Photography is not something you can learn really quickly. Nor is it something you can ever really fully learn - it is a continual learning process.
But if you're just starting with photography, then it can certainly help to be pointed in the right direction as to what skills you should try and learn first. And that's what I hope to do in this article.
The first thing I would suggest learning is the basic compositional guidelines. Having technical mastery of your camera is useless if your photos just turn out bland and boring due to bad composition. But a well composed photo taken with your camera in full auto mode can still look great.
There are thousands of articles about composition available for free on the internet, videos on youtube, and whole books written about it. To start off with, just learn one compositional rule. Put it into practice, see where it works and when it doesn't work.
Then learn another rule and practice with that. Try using both the rules together. Actually practicing the rules you read about is the best way to ensure that you truly learn them and commit them to memory.
Using your camera in automatic mode can be very helpful when first starting out learning photography. Your camera takes care of all the technical stuff, while you can concentrate on the composition. However, after a while you find that having the camera do everything becomes quite limiting.
Your camera can't know if you want a photo to be dark or bright. It doesn't know if you want everything in the image in focus or just a small part. For creative photography, taking control of the camera settings yourself is often useful.
This doesn't necessarily mean taking full control and making each setting yourself manually, without the camera setting anything automatically. Rather, it means knowing the camera settings that are available to you and how to use them. Then, when you want to achieve a specific effect, you'll know what combination of camera settings you need to choose, and which ones you can leave to the camera to decide.
The three main settings you should read up on are those that form the exposure triangle: Aperture, ISO, and Shutter speed. These settings not only control exposure but things such as how much of the image is in sharp focus, and whether fast motion appears sharp or blurred.
Read up on these settings and how they interact together. Check your camera manual to see how to set them on your camera. And make sure you practice with them, changing each setting and seeing how the change effects the resulting image.
Photography is all about capturing light, so understanding lighting is extremely important to crafting great photos. Whether it's artificial light or natural light (or a combination of both) you need to understand how the light affects a scene, and how you can control it.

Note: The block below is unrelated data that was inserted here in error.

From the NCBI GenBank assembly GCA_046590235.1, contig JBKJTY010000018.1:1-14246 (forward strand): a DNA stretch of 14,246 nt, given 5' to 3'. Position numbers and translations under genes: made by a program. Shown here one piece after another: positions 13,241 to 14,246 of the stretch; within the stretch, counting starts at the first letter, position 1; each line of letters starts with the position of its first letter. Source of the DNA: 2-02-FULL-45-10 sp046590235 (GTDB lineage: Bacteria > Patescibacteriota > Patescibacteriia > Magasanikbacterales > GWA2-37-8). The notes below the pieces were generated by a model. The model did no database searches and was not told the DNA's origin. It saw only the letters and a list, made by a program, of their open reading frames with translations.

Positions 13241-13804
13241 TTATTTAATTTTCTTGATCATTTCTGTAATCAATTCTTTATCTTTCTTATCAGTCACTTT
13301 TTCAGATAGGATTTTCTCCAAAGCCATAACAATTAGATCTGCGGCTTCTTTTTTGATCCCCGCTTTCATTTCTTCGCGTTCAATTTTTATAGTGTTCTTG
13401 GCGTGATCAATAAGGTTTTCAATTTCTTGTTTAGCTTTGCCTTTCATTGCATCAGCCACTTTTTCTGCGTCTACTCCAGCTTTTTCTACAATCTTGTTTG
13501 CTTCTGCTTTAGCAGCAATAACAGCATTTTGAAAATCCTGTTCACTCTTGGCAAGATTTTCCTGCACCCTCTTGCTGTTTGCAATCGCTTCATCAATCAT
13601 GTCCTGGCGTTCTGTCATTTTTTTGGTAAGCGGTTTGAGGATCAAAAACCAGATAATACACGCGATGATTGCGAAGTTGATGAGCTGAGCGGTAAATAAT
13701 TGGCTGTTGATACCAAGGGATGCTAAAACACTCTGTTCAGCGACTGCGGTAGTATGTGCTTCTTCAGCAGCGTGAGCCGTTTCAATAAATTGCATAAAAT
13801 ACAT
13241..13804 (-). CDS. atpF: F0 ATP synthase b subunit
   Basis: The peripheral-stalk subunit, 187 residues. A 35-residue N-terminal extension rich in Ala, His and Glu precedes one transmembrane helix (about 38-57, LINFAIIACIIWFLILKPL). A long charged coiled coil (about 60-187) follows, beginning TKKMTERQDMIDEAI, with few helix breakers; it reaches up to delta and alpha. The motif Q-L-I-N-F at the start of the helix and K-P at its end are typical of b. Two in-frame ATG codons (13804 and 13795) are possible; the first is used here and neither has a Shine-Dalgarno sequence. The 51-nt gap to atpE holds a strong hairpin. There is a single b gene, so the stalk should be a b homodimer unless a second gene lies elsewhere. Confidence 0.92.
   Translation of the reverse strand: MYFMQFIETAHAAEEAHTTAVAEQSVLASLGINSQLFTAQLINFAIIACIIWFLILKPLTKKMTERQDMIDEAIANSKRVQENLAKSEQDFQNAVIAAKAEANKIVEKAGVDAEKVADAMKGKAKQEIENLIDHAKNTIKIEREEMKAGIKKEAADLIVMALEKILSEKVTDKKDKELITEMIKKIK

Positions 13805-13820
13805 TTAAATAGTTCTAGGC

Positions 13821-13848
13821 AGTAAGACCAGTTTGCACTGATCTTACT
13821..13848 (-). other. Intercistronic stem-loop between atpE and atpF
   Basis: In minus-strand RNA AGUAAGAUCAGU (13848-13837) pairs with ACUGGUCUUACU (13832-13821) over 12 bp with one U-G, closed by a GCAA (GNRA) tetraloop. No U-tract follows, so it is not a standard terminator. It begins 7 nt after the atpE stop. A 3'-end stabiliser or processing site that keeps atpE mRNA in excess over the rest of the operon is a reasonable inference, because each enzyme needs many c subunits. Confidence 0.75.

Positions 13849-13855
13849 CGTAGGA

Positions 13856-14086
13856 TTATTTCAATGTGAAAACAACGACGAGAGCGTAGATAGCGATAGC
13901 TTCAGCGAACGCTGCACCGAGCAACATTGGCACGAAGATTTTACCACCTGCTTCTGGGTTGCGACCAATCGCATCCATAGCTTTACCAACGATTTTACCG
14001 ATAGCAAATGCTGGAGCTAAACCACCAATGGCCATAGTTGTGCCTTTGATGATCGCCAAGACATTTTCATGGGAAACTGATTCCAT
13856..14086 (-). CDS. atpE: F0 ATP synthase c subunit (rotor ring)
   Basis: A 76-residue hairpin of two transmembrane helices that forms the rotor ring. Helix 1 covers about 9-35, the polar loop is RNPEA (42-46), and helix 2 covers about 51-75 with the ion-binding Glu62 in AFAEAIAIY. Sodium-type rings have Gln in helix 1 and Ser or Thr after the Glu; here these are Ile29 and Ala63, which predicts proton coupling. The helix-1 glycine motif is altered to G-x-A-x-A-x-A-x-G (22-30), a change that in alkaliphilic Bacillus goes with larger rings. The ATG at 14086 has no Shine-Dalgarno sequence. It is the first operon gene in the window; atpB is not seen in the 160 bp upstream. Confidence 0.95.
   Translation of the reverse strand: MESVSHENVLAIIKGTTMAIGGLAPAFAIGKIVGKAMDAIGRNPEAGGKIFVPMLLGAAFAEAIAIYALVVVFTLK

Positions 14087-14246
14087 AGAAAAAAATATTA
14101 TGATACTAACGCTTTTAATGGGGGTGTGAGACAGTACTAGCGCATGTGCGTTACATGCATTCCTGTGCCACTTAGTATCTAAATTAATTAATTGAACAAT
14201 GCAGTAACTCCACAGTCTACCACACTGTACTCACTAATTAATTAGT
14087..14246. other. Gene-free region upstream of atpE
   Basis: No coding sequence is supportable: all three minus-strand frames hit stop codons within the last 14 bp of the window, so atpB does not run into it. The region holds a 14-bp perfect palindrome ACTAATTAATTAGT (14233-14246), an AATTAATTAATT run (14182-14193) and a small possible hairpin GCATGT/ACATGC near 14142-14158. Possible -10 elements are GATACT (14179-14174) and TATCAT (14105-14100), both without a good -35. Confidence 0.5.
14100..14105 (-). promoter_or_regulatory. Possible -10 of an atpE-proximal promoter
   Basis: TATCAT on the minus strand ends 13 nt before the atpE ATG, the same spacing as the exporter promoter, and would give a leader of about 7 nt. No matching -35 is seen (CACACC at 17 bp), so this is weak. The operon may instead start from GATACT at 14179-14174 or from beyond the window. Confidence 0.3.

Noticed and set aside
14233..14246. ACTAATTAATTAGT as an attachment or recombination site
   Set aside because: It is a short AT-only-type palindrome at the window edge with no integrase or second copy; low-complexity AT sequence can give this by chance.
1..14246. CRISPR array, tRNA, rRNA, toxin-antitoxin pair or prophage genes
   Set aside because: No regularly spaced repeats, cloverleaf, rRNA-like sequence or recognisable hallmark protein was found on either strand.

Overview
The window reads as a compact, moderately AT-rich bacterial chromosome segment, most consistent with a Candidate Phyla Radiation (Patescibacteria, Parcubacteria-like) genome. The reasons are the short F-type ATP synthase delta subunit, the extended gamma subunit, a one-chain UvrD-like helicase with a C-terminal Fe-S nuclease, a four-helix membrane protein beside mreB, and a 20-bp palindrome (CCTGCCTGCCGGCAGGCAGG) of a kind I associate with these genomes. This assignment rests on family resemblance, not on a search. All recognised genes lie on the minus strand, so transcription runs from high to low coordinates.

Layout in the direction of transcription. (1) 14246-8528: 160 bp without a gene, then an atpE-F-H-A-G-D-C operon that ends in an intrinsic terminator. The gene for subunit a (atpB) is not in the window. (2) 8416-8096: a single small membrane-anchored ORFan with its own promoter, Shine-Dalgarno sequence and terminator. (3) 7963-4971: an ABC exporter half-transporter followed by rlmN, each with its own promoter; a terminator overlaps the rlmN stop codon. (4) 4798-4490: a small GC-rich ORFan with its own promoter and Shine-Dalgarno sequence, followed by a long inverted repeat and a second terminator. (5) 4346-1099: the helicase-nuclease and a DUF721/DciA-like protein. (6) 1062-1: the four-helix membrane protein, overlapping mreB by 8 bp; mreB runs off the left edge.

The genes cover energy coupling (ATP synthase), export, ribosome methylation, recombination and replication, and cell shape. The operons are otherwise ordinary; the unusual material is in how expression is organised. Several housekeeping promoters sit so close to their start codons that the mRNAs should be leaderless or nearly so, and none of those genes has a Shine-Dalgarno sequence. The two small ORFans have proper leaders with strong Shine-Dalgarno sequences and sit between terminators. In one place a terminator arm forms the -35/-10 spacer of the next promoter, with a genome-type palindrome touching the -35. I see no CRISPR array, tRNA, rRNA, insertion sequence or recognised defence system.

As with composition, there are thousands of articles and plenty of videos and books on photographic lighting to aid you in your understanding. The main three things to learn about are how the harshness or softness of light affects an image, how the direction of light is important, and how the color of light affects the mood.
Again, try to learn one thing and put it into practice. Don't just take the information you're given as true - test it out. Is soft light really better for portraits than hard light? Take some photos with both types of lighting yourself so you can really see and understand the differences.
Study the work of photographers you really admire. What are they doing in their photos that is different to what you're doing in your photos?
Something very useful you can do to this end is finding photographers that offer behind the scenes information on their shoots. Many photographers either post behind the scenes photos, or have a blog where they discuss how a shoot went, any problems they had, and how they overcame these problems.
A good knowledge of lighting can allow you to reverse-engineer how a photo was lit. But if the photographer has posted a photo showing the actual lighting setup used, written a blog post describing it, or in some cases, even produced a behind-the-scenes video, then this makes the whole process much easier.
And just like the previous points, when you've learnt how a photo was made, then try and put that into practice in your own photography. No, you don't want to just blatantly copy someone else's setup to get the exact same photo. But copying can help you learn more about the lighting and techniques used, and hopefully also help you to understand why they were used for that particular type of shot.
You might notice a common thread throughout all these points - learn and then put into practice what you just learnt. Without practice you stand little hope of improving your photography. Just like most other things in life, practice doesn't quite make perfect, but it certainly does make you better. So what are you waiting for? Get your camera out and get practising!